Md. Lawmakers Facing Septics, Wind and Growth Issues
BALTIMORE— Natural gas drilling in western Maryland, offshore wind power, and new growth and septic system requirements are among the environmental issues facing state lawmakers again as the Maryland General Assembly gathers Wednesday.
Senate President Thomas V. Mike Miller, who switched a member on the Senate committee assigned to take up offshore wind to another committee to help ensure the measure makes it to the full Senate, expressed confidence in its passage.
“Wind energy will pass the General Assembly this session,” Miller, D-Calvert, declared early Wednesday morning on the Marc Steiner Show on WEAA-FM, noting that it will likely mean a $1.50 increase on monthly electric bills.
Montgomery County Delegate Heather Mizeur said she is seeking a moratorium on hydraulic fracturing for natural gas until a study called for in an executive order by the governor is fully completed. However, state lawmakers have not been able to decide how to pay for the study and that question will again be before them.
Hydraulic fracturing uses water and chemicals to break up underground shale formations and release trapped natural gas. Critics say it can lead to groundwater pollution and other environmental harm. Supporters note it can be an economic boon to rural areas. A state commission is expected to issue its final report next year and Mizeur said the industry is hoping to get permits even if the issue has not been sufficiently studied.
“We’re saying no, the time for the commission’s work can come or go, that doesn’t matter anymore, what matters is you won’t get a permit until the studies are done,” Mizeur said.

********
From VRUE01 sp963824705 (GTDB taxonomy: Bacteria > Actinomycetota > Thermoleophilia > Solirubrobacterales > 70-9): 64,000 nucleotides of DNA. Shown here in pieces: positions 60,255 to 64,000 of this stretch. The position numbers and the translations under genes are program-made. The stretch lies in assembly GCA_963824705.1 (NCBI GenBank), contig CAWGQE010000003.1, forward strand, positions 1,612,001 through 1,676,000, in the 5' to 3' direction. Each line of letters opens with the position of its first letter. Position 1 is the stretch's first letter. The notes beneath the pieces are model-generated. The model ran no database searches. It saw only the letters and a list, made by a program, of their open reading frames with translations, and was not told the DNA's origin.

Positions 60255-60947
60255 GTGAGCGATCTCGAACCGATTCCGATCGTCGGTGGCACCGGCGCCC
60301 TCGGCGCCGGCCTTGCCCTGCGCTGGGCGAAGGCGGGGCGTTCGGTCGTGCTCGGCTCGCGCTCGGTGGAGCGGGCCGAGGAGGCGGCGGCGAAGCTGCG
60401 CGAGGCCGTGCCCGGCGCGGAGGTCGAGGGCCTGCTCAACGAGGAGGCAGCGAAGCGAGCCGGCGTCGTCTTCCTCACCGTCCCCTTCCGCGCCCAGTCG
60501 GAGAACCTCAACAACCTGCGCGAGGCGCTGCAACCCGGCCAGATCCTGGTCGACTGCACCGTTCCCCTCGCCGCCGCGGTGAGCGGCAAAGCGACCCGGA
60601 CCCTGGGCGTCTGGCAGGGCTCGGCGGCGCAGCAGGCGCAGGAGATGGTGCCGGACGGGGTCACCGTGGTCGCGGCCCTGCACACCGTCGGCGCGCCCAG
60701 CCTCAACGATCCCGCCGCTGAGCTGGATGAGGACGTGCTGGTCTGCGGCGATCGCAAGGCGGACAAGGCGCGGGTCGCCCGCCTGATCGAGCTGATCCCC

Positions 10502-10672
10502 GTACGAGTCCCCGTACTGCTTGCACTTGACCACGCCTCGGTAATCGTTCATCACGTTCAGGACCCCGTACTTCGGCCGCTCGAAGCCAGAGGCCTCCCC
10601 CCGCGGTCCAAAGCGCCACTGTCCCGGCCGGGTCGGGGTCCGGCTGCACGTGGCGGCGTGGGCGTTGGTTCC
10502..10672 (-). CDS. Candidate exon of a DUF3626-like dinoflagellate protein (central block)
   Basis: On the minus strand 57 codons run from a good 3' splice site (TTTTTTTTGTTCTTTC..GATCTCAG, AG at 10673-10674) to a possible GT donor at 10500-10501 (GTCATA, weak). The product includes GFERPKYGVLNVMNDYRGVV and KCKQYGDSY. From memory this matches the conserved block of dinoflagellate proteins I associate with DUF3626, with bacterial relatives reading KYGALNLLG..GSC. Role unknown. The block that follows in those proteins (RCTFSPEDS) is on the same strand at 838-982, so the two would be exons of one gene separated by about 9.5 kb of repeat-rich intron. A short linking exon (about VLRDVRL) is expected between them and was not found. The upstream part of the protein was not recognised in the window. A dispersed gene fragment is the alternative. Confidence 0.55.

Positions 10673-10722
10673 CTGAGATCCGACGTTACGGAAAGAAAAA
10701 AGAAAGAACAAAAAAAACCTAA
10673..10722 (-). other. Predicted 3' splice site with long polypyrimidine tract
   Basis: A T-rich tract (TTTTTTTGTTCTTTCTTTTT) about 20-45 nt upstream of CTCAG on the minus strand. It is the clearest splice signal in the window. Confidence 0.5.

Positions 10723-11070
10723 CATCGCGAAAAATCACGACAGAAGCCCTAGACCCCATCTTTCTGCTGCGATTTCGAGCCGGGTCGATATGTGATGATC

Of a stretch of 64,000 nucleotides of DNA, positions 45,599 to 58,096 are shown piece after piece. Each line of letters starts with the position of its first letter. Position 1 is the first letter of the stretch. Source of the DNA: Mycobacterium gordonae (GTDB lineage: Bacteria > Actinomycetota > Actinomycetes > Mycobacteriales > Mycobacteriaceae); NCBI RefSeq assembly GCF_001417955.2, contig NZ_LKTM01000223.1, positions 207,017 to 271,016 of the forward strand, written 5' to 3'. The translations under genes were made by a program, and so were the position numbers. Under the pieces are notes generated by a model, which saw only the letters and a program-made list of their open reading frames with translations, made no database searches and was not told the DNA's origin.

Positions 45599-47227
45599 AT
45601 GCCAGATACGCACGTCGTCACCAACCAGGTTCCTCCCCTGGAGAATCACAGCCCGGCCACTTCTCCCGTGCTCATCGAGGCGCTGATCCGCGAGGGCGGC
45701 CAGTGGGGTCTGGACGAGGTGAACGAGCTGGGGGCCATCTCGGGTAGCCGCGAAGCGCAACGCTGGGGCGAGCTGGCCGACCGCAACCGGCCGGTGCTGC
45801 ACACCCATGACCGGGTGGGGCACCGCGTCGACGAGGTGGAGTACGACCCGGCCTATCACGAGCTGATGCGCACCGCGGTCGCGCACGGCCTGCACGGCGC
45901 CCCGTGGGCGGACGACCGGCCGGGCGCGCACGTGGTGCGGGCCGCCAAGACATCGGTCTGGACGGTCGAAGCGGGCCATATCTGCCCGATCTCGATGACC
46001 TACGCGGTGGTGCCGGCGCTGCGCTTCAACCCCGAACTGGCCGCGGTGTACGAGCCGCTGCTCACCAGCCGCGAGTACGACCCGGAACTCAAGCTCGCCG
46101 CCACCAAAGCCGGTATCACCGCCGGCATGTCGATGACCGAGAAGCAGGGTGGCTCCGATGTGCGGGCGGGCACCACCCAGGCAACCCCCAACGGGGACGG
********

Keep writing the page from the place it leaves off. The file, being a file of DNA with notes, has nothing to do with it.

Drew Cobbs, executive director of the Maryland Petroleum Council, said no other industry is required to fund studies to operate in the state, but denied the industry was waiting for the commission to expire. Cobbs said the industry had proposed using revenue from a test well to fund fracking studies.
A bill to spur offshore wind energy will also come before lawmakers again after failing to pass in each of the past two years.
Gov. Martin O’Malley has tried twice to pass an offshore wind bill.
The first version of the bill would have mandated utilities to enter into long-term contracts with offshore wind power producers. The costs to consumers were questioned by some lawmakers. The bill proposed last year did not require mandatory contracts but would have cost residential utility customers about a $1.50 a month.
Mizeur and Sen. Paul Pinsky, co-chair of the environment subcommittee on the Education, Health and Environmental Affairs Committee, said they are more confident this year. Mizeur blamed election year politics and a tight legislative calendar last year, but said “those issues appear to have taken care of themselves.”
Meanwhile, Sen. E.J. Pipkin, an Eastern Shore Republican, said he plans to try to roll back new growth and septics rules imposed last year, but admitted he faces a difficult battle in the Democratic-controlled General Assembly. However, Pinsky said there will be debate and discussion on whether counties are complying.
“It looks like there might be some counties that just thumb their nose at the law,” Pinsky said.
The law created a four-tiered system limiting where developers can build residential subdivisions that use septic systems. Local governments had until December to adopt the limits.
Les Knapp, a spokesman for the Maryland Association of Counties, said the association is seeking a two-year moratorium on new land use and environmental initiatives to give counties time to deal with new regulations passed in recent years.
The association was also working with the Department of the Environment on variances to regulations for more expensive, best-available technology septic systems that are required for new construction and additions. The new systems can cost $15,000 and are more expensive to operate and maintain, he said.
Areas where the new systems will provide little, if any, improvement over traditional systems and home expansions to make room for aging relatives are two examples of possible exceptions, Knapp said.
“We think that doesn’t get to the intent of new growth and penalizes someone who is trying to care for an elderly relative,” Knapp said.
Associated Press Writer Brian Witte contributed to this report in Annapolis, Md.
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